If you’re reading this post, you’re probably one of the following:
- You’re in the UK, are between 19-24 years old, and are legally restricted to an A2 category motorcycle.
- You’re over 24, can technically sit your test for a big bike license, but love the lightweight flickability and economy of a lighter bike.
- You have a full licence but can’t justify the weight and/or cost of a 300kg, £20,000 adventure bike.
And I feel you. Because at some point in my life, I’ve been in all three of those categories.
Now, I’m aware that kits are available to restrict most big adventure bikes. And many manufacturers even put them on their full-fat bikes to make them into somewhat of a ‘diet’ version.
But this article isn’t concerned with those today.
Here are 9 A2-friendly adventure bikes on which you can tour. All of them were born to be in the A2 category, and none of them are restricted.
A who?? What the hell is a Zontes?
I know, I know. It lacks the prestigious badge of a Bavarian propeller or the adornment of a Japanese K in its synonymous green.
But its lack of a familiar badge shouldn’t detract from the fact that the Zontes T310 is an incredibly light, well-rounded A2-friendly adventure bike that provides tons of value for money.
The T310 churns out 33.8 bhp which is similar to that of the BMW G 310 GS (below). And you can ride a new one away for less than 4 grand – a few hundred quid less than the very wallet-friendly Royal Enfield Himalayan.
It will sit at 70mph on the motorway and you should be seeing a frugal return of 80-100mpg depending on the roads you’re on.
Whichever way you look at it, this is a thrifty little machine that should see you get 300 miles from its 15-litre tank.
The T310 is svelt, too, tipping the scales at 149kg. It’s easy to throw around towns and cities, and whilst the seat and suspension may seem a little soft, it’s easily comfortable enough to tour on.
But it’s not a bargain-bin Chinese stereotype, either. The Zontes T310 comes with an electric touring screen, keyless ignition, two riding modes, a USB charge point, electric seat and fuel cap release, illuminated switchgear (nice touch!), and a TFT dash.
What is lacks in heritage, the Zontes T310 makes up for in day-to-day versatility, a lightweight chassis, plenty of techy goodies, and oodles of VFM.
|Tank Size||19 L|
|Seat Height||830 mm|
Voge 500 DS
We’ve been waiting for this offering from Voge for a little while now.
Part of the Chinese company, Loncin, the Voge line aims to put out better spec (and better quality) bikes than the cheap-as-chips reputation we have gotten used to from the East.
In the case of the 500 DS, its 471cc v-twin engine ensures it just about sneaks into the A2 category with an output of 46.2 bhp.
The eagle-eyed amongst you will see that the engine has been unscrupulously based on Honda’s CB500X – which is no bad thing.
And considering the Voge 500 DS doesn’t cut corners when you compare it to Honda’s CB500X, it still comes in at less than 5 grand – a whopping £1,200 cheaper than the Honda.
That said, it’s a touch chubbier than the CB500X and tips the scales at 205kg. But it’s also a touch lighter than some of the others on this list; such as the Benelli TRK 502 at 213kg.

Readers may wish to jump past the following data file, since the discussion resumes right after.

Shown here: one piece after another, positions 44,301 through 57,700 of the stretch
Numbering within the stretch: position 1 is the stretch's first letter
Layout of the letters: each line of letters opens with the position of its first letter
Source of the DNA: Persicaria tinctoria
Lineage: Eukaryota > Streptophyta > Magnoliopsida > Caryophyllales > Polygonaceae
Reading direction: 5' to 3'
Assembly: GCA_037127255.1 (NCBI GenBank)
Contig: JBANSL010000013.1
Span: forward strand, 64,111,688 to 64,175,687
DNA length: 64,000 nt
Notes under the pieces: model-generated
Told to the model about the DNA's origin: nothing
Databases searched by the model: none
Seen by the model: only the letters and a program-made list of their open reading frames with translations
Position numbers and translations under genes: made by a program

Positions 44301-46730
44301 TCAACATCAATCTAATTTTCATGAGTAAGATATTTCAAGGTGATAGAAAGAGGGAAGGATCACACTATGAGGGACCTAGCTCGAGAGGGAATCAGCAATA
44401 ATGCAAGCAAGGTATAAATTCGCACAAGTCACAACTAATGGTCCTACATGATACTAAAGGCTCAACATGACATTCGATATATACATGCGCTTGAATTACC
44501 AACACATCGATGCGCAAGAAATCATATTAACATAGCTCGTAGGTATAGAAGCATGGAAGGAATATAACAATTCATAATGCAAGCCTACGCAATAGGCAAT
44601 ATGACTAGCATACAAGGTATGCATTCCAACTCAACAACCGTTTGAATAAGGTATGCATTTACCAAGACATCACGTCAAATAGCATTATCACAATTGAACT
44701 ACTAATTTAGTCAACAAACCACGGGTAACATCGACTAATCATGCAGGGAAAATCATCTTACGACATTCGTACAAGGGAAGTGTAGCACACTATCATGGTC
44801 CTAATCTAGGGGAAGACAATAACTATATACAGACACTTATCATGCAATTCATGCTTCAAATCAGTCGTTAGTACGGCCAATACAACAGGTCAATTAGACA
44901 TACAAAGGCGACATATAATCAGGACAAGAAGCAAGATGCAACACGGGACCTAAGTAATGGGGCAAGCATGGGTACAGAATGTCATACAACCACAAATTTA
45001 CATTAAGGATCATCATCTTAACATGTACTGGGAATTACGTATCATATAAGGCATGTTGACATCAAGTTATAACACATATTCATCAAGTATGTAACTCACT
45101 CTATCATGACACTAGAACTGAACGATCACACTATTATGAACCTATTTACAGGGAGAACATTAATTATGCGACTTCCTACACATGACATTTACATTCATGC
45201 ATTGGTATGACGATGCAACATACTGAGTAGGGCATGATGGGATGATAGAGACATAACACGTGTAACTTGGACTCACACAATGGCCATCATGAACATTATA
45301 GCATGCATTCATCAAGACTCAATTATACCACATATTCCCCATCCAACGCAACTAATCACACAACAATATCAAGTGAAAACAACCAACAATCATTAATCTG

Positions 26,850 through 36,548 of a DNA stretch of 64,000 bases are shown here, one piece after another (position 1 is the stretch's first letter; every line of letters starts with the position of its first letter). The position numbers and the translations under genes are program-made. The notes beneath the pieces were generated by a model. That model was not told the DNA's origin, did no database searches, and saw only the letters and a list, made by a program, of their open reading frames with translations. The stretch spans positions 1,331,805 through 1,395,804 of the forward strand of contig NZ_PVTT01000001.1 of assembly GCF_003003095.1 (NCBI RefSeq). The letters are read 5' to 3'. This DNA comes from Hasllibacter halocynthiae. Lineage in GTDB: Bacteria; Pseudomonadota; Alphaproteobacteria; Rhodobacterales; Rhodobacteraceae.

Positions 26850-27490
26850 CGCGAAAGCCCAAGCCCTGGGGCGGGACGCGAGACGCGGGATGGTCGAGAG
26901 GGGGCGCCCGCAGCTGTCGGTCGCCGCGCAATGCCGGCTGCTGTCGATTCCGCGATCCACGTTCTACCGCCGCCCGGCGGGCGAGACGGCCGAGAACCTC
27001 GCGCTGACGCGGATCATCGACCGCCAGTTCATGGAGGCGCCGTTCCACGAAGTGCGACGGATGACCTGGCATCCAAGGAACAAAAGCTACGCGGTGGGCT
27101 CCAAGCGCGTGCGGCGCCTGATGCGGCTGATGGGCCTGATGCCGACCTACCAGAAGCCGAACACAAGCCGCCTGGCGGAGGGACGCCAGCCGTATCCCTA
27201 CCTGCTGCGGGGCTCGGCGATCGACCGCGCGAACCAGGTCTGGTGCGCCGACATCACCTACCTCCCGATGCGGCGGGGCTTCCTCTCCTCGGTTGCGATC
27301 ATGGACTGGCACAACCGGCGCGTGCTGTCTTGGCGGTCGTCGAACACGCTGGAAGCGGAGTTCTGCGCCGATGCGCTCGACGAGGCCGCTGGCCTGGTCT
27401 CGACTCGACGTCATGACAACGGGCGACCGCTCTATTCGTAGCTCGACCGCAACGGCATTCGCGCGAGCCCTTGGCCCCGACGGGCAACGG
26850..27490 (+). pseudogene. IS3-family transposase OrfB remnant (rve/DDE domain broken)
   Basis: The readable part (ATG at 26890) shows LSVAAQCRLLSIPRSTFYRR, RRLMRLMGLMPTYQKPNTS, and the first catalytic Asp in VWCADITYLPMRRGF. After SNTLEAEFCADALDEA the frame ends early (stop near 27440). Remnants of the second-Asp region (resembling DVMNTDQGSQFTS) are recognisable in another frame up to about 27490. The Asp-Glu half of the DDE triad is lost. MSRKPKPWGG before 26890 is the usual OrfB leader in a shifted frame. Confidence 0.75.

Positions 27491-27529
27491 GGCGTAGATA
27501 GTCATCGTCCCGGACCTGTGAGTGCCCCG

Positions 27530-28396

Swings and roundabouts.
In its stock form, the Voge 500 DS rolls out of the showroom on very good Pirelli Angel ST tyres, comes with a 2-year warranty, a TFT dash, gear position indicator, Bluetooth connectivity, and (I kid you not) tyre pressure monitors.
|Tank Size||17 L|
|Seat Height||815 mm|
Royal Enfield Himalayan
If you prefer your two-wheeled stead to come with a lifetime of experience and wisdom rather than fancy gadgets and trinkets, you can’t go far wrong with the Royal Enfield Himalayan.
With 24 bhp, it’s never going to get you across the equator at the speed of sound. But it will get you across it. Eventually.
And where many manufacturers promise the world and fail to deliver on almost all of it, the Himalayan will actually get you through rain forests, across deserts, and over, well, the Himalayas.
It isn’t brimming with technology. But it has everything you need for your expedition; such as a comfortable seat, well-positioned pegs, thoughtful ergonomics, a Google tripper navigation system, panniers, and jerry cans.
Rustic, sums this bike up nicely. But rustic is authentic. And everybody appreciates honest authenticity in a world full of empty promises.
|Tank Size||15 L|
|Seat Height||800 mm|
KTM 390 Adventure
We’re a big fan of this cheeky little 390 from KTM. Based on the 390 Duke, the Adventure model has longer suspension which allows it to travel further than the Duke. It also has taller handlebars and a touring screen.
The single-cylinder engine has enough beans to muster 43 bhp – and whilst that doesn’t sound a lot, the 390 Adventure has a way of using it that makes it a truly fun bike to ride.
Its lightweight, flickable chassis is paired with some nice features in the cockpit, too. You can expect traction control, on-road and off-road cornering ABS, LED lights and a TFT dash.
If you’re not blessed with inches in the height department, this bike may prove to be a little tall on those 17” Continental TKC 70 tyres.
But out on the road or light trails, the KTM 390 Adventure is a lightweight nipper that will give you something to smile about all the way to your next overnight stop.
|Tank Size||14.5 L|
|Seat Height||855 mm|
Sinnis Terrain 380
There are no prizes here for guessing which premium adventure bike Sinnis have drawn their inspiration from with their Terrain 380!
From a few feet back, you’d be forgiven for thinking it was a GS.